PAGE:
Green Park officials to pay $365,000 for two homes on Green Park Road

City working to purchase third Green Park Road home

By BURKE WASSON

Green Park aldermen voted unanimously last week to pay $365,000 for two Green Park Road homes needed to complete the road’s planned redevelopment.

The two properties being purchased by the city are needed to allow for the construction of a right-turn lane at Green Park Road’s intersection with Tesson Ferry Road as well as the transfer of land to St. Louis County, according to Zella Pope, city administrator/city clerk. Because city officials are using a stretch of county-owned land in Clydesdale Park to widen Green Park Road, the city is compelled to trade land back to the county.

“This is also property for mitigation purposes for Clydesdale Park property that the city needs to complete the (Green Park Road) project,” Pope said.

Pope also said city officials have agreed to purchase a home owned by Robert and Joan Cooper at 9925 Green Park Road for $165,000. The property is appraised at $138,300, according to county records.

Green Park officials also will purchase a home owned by Meagan Kaiser at 9915 Green Park Road for $200,000. County records show that property is appraised at $118,800.

With the help of Mark Payken of Payken Consulting, city officials also are working to acquire a third home owned by Daniel E. Lanham at 9907 Green Park Road.

County records show that property is appraised at $118,500.

“Our consultant, Payken Consulting, is actually doing the mitigation regarding all of the properties, all of the temporary road easements and three properties and the park,” Pope said.

City officials have until Sept. 30 to submit designs to the Missouri Department of Transportation for the first phase of Green Park Road’s redevelopment or otherwise lose federal funding for that project.

The East-West Gateway Council of Governments in 2003 approved a federal grant funding 80 percent of Green Park Road’s original reconstruction cost of $2.4 million.

But the estimated cost to redevelop the road is expected to rise due to such factors as the city’s plans to construct a pedestrian pathway along the road’s north side instead of a sidewalk down the more residential south side and also because of estimated increases in construction costs over time.

Green Park Road’s first project phase will be along a 6,000-foot stretch from Tesson Ferry Road to Lin Valle Drive, according to preliminary plans.

The road will be widened with two extra feet of lanes on each side to make 12-foot lanes. Other improvements include the new pedestrian pathway along the road’s north side, the additional right-turn lane at the road’s intersection with Tesson Ferry Road and a new left-turn lane at Antrill Drive.

Preliminary design plans also call for eliminating drop-offs and ditches from the road and replacing them with vertical curbs on each side. Because the curbing would replace ditches on each side of the road, a storm sewer would be installed across the road’s length. The second phase of Green Park Road’s reconstruction will run from Lin Valle Drive and includes widening the Gravois Creek bridge.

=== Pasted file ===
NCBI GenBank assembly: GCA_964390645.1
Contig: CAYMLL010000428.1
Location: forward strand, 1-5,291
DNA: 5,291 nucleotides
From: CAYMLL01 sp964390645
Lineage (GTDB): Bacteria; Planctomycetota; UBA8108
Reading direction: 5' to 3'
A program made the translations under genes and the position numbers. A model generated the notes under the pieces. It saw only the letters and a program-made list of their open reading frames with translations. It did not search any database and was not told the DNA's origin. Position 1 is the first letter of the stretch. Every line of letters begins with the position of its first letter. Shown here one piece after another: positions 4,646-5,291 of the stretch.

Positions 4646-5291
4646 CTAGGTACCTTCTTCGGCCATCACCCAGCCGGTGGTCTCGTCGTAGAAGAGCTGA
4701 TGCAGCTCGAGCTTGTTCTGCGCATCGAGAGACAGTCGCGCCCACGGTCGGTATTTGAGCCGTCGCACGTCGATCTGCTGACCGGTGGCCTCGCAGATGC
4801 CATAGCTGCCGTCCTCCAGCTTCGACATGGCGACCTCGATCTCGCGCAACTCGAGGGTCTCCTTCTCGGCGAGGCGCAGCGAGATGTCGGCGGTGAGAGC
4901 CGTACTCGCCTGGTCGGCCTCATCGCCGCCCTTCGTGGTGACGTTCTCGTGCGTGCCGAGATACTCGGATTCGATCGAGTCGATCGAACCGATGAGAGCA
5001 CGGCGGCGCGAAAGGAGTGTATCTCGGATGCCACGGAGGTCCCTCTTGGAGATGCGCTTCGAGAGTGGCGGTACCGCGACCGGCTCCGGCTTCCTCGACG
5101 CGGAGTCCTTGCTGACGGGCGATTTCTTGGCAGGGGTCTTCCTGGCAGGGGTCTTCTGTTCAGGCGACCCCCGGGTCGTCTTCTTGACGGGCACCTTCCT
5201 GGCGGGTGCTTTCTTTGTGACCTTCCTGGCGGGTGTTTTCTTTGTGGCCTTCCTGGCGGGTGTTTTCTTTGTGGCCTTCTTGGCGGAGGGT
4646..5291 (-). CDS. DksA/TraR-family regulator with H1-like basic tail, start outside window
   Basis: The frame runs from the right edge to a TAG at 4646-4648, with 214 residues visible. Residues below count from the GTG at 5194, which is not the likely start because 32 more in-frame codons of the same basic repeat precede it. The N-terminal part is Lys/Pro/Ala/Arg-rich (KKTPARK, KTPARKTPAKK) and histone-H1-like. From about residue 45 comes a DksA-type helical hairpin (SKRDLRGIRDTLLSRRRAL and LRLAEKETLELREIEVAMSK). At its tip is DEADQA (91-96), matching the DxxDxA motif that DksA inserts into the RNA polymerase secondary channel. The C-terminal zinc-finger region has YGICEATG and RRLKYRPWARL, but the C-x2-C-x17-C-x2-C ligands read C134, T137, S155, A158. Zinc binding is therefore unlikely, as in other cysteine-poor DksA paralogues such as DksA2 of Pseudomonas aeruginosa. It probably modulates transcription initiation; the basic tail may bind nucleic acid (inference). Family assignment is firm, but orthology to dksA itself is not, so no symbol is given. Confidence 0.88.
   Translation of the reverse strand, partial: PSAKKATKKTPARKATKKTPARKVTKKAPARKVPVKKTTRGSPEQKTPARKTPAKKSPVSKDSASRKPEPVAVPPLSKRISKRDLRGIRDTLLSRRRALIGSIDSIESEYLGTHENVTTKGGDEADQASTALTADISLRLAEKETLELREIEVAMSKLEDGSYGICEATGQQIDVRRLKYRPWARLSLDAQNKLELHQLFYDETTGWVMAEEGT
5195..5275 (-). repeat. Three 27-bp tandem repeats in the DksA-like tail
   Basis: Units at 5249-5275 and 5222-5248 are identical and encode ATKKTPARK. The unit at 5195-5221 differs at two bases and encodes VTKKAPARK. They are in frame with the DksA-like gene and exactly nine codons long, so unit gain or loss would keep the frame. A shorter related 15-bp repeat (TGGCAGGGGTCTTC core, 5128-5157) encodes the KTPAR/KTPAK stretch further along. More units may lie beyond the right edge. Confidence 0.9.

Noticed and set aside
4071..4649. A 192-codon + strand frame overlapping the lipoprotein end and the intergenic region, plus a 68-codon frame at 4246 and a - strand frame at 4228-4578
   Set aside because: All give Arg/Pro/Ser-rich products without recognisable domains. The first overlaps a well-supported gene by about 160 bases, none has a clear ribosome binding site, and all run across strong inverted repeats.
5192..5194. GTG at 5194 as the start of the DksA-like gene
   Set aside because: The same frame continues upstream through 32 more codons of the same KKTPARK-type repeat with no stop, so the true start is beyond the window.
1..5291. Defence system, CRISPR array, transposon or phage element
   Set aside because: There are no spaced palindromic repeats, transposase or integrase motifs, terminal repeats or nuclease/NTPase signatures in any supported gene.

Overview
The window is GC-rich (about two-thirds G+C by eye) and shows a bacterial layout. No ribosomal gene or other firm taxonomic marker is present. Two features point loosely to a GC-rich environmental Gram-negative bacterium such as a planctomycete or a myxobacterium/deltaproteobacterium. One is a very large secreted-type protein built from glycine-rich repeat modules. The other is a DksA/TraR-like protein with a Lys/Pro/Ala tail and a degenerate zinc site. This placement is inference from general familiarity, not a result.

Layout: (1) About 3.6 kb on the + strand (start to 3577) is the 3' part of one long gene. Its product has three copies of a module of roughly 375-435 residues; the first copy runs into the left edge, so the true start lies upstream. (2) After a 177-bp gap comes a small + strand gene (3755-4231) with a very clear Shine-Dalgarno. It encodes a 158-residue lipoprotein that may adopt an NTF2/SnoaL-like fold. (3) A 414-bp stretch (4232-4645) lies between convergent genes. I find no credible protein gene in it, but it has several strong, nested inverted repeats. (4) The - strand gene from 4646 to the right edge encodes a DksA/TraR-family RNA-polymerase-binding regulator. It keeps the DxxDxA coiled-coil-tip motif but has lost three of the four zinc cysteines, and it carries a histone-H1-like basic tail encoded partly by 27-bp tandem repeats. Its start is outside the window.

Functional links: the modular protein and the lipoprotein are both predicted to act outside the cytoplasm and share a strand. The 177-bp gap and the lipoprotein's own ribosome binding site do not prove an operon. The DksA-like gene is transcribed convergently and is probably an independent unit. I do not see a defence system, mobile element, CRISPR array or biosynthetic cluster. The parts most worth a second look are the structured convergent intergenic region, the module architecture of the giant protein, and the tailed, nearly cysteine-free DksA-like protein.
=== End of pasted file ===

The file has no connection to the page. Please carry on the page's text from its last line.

City officials learned in June 2008 that they had to pay an additional $4,500 for an updated appraisal of the Green Park Road property to be redeveloped. The updated appraisal is required because of modifications that aldermen made in 2007 to the design plans to move the trail from the road’s more residential south side to the north side next to Clydesdale Park.

Aldermen voted unanimously in September 2007 to amend the city’s contract with the Weis Design Group for additional design services and to apply for a grant to help pay for those extra design services.

The city already had received a $4,000 grant from the Municipal Park Grant Commission to assist in the planning phase of a new pedestrian pathway along the road’s north side. Because of that decision, the city in 2007 was billed for additional design services by the Weis Design Group in the amount of $29,000, which brought the original budgeted cost of $200,000 to the engineering firm slightly above that benchmark to $201,914.

As for the properties to be redeveloped along Green Park Road, City Attorney Paul Rost last week told aldermen before they voted to accept the agreement that both sales’ closings would occur soon.

“This is the purchase of the properties needed at the end of Route 21 at Green Park Road,” Rost said. “The Cooper parcel, which is at the very end, which will be grading and right of way, will end up going pretty much up to the front door of the house, making it not very useful. That one is necessary for that purpose.

“The other one is to also have right of way and also be able to grade up to that house. And then also, as part of the conversion process, some of with the county for approval, which is required under federal law, we need to acquire that piece of property. The property owners are in agreement. And as soon as these are approved, closings will take place, taking care of those two pieces of property.”